Sports Stats ‘on Tapp’ is a sports statistics blog published with a focus on stats that go beyond the numbers.
Baltimore Orioles first baseman Chris Davis has 75 extra-base hits (42 home runs and 33 doubles) this season, most in the majors. He is on pace to have 103 extra-base hits for the season. Should he get to 100 (and potentially, beyond that), he would become the 13th player in baseball history to have 100-plus extra-base hits in a season (three players accomplished the feat twice in their careers).
The question, however, is will Davis have one of his teammates join him in the 80-plus extra-base hit club? Manny Machado has 55 extra-base hits in 2013 and Adam Jones is close behind with 54. Both of these players are on a pace to end up with about 75 for the season.
Teammates with 80-plus extra-base hits in a season has happened 34 times since 1901. Last season, Brewers teammates Ryan Braun and Aramis Ramirez each had 80 extra-base hits, making them the first set of Brewers teammates to accomplish that. They were also the first teammates with 80-plus extra-base hits since 2008 when St. Louis’ Ryan Ludwig (80) and Albert Pujols (81) reached that mark.
Here’s a look at the teammates that had 80-plus extra-base hits in a season since 2000.
Season, Team, Players
2012, Milwaukee: Ryan Braun (80) and Aramis Ramirez (80)
2008, St. Louis: Ryan Ludwig (80) and Albert Pujols (81)
2007, Detroit: Curtis Granderson (84) and Magglio Ordonez (82)
2007, Florida: Hanley Ramirez (83) and Dan Uggla (83)
2005, Texas: Alfonso Soriano (81) and Mark Teixeira (87)
2004, Boston: David Ortiz (91) and Manny Ramirez (87)
2004, Colorado: Vinny Castilla (81) and Todd Helton (83)
2004, St. Louis: Jim Edmonds (83) and Albert Pujols (99)
2003, Colorado: Todd Helton (87) and Preston Wilson (80)
2003, Toronto: Carlos Delgado (81) and Vernon Wells (87)
2001, Houston: Lance Berkman (94) and Jeff Bagwell (86)
2001, Texas: Alex Rodriguez (87) and Rafael Palmeiro (80)
2000, Houston: Jeff Bagwell (85) and Richard Hidalgo (89)
2000, San Francisco: Barry Bonds (81) and Jeff Kent (81)
Here’s a few more stats about extra-base hits in a season:
* The New Yankees have had teammates with 80-plus extra-base hits most often in MLB history with eight. However, the last time they accomplished that was in 1937.
* Lou Gehrig tops the list of most seasons with 80 or more extra-base hits with 10. He is followed by Babe Ruth and Albert Pujols with nine each.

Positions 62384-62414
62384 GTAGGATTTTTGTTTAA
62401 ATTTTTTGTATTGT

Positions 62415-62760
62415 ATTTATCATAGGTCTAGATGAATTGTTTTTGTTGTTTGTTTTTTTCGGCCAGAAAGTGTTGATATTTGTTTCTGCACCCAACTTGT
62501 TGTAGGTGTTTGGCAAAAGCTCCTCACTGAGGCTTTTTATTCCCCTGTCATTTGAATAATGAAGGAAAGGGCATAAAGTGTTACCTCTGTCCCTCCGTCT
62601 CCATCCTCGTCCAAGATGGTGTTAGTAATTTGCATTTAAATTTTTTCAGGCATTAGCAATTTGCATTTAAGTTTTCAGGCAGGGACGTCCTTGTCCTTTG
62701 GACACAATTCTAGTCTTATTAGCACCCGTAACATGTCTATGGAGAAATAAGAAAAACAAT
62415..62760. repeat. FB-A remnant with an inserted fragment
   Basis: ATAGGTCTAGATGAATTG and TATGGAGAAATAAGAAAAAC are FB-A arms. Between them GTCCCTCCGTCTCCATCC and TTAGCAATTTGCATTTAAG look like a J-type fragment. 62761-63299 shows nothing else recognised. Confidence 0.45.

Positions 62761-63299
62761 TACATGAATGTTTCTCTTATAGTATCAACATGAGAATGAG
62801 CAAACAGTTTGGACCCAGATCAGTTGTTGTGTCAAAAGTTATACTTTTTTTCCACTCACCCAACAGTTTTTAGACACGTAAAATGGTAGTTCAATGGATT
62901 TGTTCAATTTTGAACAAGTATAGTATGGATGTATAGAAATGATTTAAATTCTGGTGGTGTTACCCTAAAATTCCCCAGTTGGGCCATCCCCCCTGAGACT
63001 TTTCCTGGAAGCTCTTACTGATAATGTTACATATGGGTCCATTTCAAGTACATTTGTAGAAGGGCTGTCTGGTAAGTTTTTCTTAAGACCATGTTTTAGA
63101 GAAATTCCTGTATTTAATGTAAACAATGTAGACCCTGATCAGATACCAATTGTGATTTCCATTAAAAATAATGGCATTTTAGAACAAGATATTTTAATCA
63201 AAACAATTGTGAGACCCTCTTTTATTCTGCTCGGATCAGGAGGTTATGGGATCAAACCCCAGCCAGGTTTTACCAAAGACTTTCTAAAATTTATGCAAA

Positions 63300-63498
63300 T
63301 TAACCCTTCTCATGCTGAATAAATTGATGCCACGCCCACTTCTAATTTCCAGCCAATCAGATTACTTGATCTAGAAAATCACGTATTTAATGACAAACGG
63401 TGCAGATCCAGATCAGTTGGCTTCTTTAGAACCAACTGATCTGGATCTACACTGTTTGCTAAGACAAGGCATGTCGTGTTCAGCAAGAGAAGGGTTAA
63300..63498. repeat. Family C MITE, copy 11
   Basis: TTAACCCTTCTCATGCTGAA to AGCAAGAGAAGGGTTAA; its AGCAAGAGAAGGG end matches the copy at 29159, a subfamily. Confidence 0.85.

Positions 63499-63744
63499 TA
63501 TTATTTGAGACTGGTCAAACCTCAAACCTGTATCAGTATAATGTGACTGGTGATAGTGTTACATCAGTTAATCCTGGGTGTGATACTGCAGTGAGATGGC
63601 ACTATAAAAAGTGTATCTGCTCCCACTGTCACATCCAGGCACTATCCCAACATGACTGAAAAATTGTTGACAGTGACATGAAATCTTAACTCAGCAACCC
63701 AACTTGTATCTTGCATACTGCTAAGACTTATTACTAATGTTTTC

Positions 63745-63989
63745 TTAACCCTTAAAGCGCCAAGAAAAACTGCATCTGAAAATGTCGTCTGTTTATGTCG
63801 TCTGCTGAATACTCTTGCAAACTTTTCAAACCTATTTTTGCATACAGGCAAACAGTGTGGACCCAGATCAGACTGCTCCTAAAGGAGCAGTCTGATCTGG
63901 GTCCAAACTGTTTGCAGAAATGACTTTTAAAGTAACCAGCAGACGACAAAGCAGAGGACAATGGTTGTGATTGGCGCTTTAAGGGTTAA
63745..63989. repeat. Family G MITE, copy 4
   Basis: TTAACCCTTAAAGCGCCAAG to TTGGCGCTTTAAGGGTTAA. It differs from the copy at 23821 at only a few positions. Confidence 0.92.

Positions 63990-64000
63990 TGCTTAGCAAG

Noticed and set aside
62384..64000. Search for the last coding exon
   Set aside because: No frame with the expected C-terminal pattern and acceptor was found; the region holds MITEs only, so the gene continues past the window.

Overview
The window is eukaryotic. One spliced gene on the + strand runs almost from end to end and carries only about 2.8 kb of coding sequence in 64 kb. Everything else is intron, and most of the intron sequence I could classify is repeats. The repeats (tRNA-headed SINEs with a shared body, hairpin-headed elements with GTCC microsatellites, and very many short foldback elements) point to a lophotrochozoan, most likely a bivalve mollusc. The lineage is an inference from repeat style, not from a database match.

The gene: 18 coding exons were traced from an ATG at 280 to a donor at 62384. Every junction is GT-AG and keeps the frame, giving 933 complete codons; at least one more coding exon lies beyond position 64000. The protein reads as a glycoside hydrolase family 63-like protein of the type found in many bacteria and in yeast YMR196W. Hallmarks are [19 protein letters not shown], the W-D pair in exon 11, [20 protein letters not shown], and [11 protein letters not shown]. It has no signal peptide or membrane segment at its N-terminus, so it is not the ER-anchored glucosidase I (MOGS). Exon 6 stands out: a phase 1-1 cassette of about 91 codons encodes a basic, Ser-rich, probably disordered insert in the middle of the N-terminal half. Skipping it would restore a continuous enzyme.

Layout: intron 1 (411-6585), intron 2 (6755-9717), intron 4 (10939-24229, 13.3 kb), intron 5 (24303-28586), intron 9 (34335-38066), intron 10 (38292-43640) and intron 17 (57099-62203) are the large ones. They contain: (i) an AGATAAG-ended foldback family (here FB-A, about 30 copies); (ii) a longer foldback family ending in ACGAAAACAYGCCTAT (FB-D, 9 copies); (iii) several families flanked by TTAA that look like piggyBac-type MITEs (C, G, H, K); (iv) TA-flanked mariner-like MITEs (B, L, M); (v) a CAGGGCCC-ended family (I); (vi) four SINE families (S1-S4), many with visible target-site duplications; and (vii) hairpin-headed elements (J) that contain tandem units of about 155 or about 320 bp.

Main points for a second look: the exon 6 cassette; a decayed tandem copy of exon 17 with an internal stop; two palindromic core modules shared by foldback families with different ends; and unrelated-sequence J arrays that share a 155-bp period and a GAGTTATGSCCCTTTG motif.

* Babe Ruth holds the MLB record for most extra-base hits in a season with 119 in 1921. The last time a player had 100 or more extra-base hits in a season was 2001 when four players cracked the 100 mark: Barry Bonds, Todd Helton, Sammy Sosa and Luis Gonzalez.
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Sports Stats ‘on Tapp’ is a sports statistics blog published daily that focuses on stats that go beyond the numbers.
There’s still a lot of games yet to be played in the season, but we are seeing a couple of interesting developments in the batting races. Chicago White Sox first baseman Paul Konerko is sitting atop the American League with a .346 average. Should he eventually win the title, Konerko, age 36, would become the oldest A.L. batting champ since 1990 when 37-year-old George Brett won the crown.
Since 1987, there have been 21 players age 30+ who won a batting title. The last was in 2008 when 36-year-old Chipper Jones won the National League batting title. The last 30-something player to win an American League batting championship was in 2007 when 33-year-old Magglio Ordonez had the highest average.
Following are the oldest players to win a batting crown in the last 25 years.
Age, Player, Batting Average
39 Barry Bonds, 362
37 Barry Bonds, .370
37 Tony Gwynn, .372
37 George Brett, .329
36 Chipper Jones, .364
36 Tony Gwynn, .353
35 Tony Gwynn, .368
Of the 50 batting champions since 1987 (25 in the A.L., 25 in the N.L.), 22 were in the age range of 25-29 when they won the title. Fifteen were age 30-34, seven were age 35-39, and six were age 20-24. The most common age of a batting champ since 1987 was 29 with eight players. The Top Five ages:
Age 29: Eight batting champs
Age 32: Five batting champs
Age 28: Five batting champs
Age 26: Four batting champs
Age 30: Four batting champs
Also interesting is that with Konerko and Cincinnati Reds first baseman Joey Votto leading their respective league in batting average, could we be looking at the first pair of first basemen to win batting titles since 1993? In ’93, Colorado’s Andres Galarraga won the N.L. batting crown with a .370 average, and Toronto first sacker John Olerud captured the A.L. batting title with a .363 average.
Outfielders have won the most batting titles since 1987 with 23. Here’s a look at the positions that have won the most batting titles in the last 25 seasons.
Position, Batting titles since 1987
First Basemen: 8
Third Basemen: 8
Second Baseman: 1
Designated Hitters: 1